5 important tasks for G Suite administrators

Review your organization's G Suite settings to ensure they reflect company user, device, and app needs.

Screenshot of G Suite Admin console, with red circles around Users, Devices, and Apps.

Image: Andy Wolber/TechRepublic

G Suite administrators handle all sorts of routine tasks, including: Add accounts and allow new devices to connect when people join an organization, authorize apps for additional solutions, and make adjustments when people leave, devices rotate out of use, or the need for apps ceases.

Sometimes an account, device, or connected app remains active longer than it should. If a G Suite administrator is out of the office or busy with other urgent tasks, these routine changes may be deferred or overlooked; the potential for delay increases when the G Suite administration is a part-time task, not a full-time job.

A prudent administrator periodically reviews G Suite Admin console settings and should schedule this review when other work demands are light, such as during a break or holiday season. For example, you could consider the following tasks an essential part of your start-of-the-year routine. A detailed review can take a significant amount of time, especially if your organization comprises a large number of people, devices, or apps.

You'll need a G Suite administrator account with the ability to access your organization's G Suite Admin console, and you should ensure you have organizational approval for any changes you make.

SEE: G Suite: Tips and tricks for business professionals (free PDF) (TechRepublic)

1. How to review the list of user accounts 

Review the list of user accounts to ensure that active accounts correspond to the set of people who should have them. To do this in the G Suite Admin console, select Users, and review the list of accounts. To suspend and/or delete any accounts not needed, place your cursor in the row of the account you wish to adjust, select More, then Suspend. Do not select Delete if you may need to preserve any data from that account.

In a larger organization with hundreds or thousands of accounts, you might export the account list to a spreadsheet, which makes it easier to compare with an active list of employees obtained elsewhere (e.g., human resources or accounting/payroll). To export the list, select Download Users (above the account list). You can export Currently Selected Columns or All User Info Columns to either a Google Sheet or comma-separated value file (Figure A).

SEE: 3 sets of G Suite security and privacy settings every admin should review (TechRepublic)

Figure A

Screenshot of G Suite Admin console User > Download user selection, with Google Sheet export option displayed.

For multiple user accounts, select Download Users, and export the list to a Google Sheet or a comma-separated value file.

2. How to review G Suite devices

A review of G Suite devices allows you to remove any that don't need access to organizational data. From the Admin console, select Devices, then Mobile Devices to view a list of Android and Apple devices and associated user accounts. You can sort the list by Last Sync to easily identify older devices no longer in use (Figure B).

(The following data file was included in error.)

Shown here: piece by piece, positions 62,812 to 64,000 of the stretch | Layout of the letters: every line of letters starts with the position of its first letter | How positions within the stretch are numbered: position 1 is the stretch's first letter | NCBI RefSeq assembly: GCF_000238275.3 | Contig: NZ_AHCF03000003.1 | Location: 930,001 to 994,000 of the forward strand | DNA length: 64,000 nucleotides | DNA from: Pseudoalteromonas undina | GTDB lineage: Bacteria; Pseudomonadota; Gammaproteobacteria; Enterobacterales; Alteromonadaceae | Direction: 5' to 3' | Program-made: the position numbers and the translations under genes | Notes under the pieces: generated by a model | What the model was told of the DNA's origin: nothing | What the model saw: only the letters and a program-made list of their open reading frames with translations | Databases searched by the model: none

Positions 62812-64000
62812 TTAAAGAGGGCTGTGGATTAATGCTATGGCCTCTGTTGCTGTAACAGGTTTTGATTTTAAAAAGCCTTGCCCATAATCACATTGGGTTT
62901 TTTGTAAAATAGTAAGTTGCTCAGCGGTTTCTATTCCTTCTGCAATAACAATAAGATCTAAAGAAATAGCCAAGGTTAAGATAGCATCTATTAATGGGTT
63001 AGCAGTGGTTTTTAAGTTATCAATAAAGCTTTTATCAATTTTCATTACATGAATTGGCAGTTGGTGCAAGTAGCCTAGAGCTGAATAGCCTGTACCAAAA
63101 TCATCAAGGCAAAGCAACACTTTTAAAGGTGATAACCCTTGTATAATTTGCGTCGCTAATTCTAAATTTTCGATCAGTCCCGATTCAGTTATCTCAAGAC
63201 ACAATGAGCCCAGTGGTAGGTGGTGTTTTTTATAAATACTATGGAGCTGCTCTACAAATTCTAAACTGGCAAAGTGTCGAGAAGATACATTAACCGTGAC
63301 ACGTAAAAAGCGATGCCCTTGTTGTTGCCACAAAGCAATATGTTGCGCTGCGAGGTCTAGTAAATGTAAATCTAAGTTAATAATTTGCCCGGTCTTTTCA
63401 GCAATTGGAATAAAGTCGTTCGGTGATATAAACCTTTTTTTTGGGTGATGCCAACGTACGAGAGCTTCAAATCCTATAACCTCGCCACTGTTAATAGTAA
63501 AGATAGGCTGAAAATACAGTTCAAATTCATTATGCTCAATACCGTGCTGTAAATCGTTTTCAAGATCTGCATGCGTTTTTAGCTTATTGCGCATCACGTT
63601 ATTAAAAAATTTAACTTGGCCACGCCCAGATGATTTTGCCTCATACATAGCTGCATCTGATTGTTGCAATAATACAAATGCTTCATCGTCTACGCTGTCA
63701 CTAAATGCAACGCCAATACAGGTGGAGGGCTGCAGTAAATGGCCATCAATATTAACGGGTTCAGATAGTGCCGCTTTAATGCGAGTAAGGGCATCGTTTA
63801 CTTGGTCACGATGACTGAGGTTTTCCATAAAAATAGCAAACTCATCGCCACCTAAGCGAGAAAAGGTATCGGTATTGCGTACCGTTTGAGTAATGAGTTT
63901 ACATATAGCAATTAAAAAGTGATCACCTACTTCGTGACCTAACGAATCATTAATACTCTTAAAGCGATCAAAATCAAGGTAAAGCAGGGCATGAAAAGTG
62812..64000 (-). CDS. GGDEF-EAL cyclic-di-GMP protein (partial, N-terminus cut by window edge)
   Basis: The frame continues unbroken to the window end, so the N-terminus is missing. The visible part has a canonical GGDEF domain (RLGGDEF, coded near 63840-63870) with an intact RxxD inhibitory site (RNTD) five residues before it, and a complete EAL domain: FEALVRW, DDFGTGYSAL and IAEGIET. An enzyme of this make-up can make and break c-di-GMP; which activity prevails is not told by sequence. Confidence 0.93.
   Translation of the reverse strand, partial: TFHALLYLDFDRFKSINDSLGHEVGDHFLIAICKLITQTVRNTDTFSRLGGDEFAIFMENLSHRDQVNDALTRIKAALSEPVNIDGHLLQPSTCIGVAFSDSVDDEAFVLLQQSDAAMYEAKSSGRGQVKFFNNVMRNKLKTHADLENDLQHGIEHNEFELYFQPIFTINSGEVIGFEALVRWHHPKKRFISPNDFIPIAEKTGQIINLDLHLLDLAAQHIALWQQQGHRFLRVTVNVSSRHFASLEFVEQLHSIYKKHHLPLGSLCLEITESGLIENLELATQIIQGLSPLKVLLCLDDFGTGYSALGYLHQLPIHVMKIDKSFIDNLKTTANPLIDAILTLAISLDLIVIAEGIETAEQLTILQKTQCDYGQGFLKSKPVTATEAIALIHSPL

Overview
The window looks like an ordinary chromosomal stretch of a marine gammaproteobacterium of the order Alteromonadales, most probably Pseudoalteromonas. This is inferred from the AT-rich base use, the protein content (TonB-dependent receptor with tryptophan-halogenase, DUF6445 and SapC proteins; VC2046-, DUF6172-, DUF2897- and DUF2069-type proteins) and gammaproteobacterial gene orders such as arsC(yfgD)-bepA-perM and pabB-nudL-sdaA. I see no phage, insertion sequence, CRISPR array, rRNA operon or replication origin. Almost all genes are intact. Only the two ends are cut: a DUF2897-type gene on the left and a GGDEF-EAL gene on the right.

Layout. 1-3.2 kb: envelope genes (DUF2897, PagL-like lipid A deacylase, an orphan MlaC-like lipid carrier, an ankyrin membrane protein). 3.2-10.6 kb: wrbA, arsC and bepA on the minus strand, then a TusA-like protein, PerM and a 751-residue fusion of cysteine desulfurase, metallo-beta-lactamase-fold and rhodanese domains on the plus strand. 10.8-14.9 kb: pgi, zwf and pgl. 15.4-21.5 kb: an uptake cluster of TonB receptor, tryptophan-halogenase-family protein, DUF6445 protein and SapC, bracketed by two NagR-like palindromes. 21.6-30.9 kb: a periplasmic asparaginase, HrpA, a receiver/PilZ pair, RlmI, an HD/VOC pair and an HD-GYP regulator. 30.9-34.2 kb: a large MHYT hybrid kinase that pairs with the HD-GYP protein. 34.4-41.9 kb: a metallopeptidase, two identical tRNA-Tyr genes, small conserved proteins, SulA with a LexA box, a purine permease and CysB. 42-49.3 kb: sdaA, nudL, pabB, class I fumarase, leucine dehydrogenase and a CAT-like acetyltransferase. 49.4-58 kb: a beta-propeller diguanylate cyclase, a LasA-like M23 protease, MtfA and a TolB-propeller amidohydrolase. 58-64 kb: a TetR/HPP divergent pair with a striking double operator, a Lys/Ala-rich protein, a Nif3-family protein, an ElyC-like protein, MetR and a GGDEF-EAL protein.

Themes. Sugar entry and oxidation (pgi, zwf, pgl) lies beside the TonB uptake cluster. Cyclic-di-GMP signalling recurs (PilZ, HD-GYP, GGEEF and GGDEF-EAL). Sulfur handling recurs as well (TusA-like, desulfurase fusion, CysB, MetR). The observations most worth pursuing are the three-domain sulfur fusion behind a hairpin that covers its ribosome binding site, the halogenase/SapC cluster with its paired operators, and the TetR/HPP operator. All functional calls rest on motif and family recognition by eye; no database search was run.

Once you identify devices to remove, you can take action to protect organizational data, as appropriate. Based on the device and type of mobile management options your organization uses, the options may allow you to erase organizational data from a device, or block or entirely erase a device.

Figure B

Screenshot of device listing, with device name, associated email account, and device details, along with last sync column sort (shows last sync dates ranging from 977 days ago to 426 days ago).

In the G Suite Admin console, review Devices to see if there are any that need to be removed.

3. How to review G Suite apps 

Review G Suite apps, Additional Google Services, Marketplace Apps, and any apps linked via SAML (Security Assertion Markup Language) to identify any that are no longer needed. Choose Apps from the Admin home screen, then explore each app group (Figure C). Click the vertical three-dot menu to the right of a listed app to select an option, such as Turn Off For Everyone or to remove organizational access.

Figure C

Screenshot of G Suite Admin console > App screen, showing G Suite apps, additional Google apps, Marketplace apps, and SAML connected apps.

Select and review all G Suite apps to ensure they are needed in your organization.

4. How to review settings for each G Suite app

Review settings for each app to ensure the configuration meets your organization's needs. New app features sometimes offer new app settings, so adjust them for each of the app groups: G Suite, Additional Google Services, Marketplace Apps, and SAML Apps. Pay careful attention to those settings that affect sharing, such as those for Google Drive data, Calendar sharing, or Gmail delegation.

SEE: How admins can manage mobile devices with G Suite (TechRepublic)

5. How to address Google's announced changes 

Sometimes, Google makes changes that may require action from G Suite administrators, account holders, or both. For example, in August 2019, Google announced a timeline for the transition from classic Hangouts to Hangouts Chat and Hangouts Meet, with the transition starting in mid-2020. Similarly, a support page for Cloud Print indicates it won't be supported at the end of 2020. If you rely on either of these services, review the announced changes and plan accordingly.

Tell us about your G Suite admin practices

If you use G Suite, how many times a year do you review your organization's users, devices, apps, and app settings? What time of year works best for this review, and what adjustments or updates do you typically make? Let me know, either in the comments below or on Twitter (@awolber).

Also see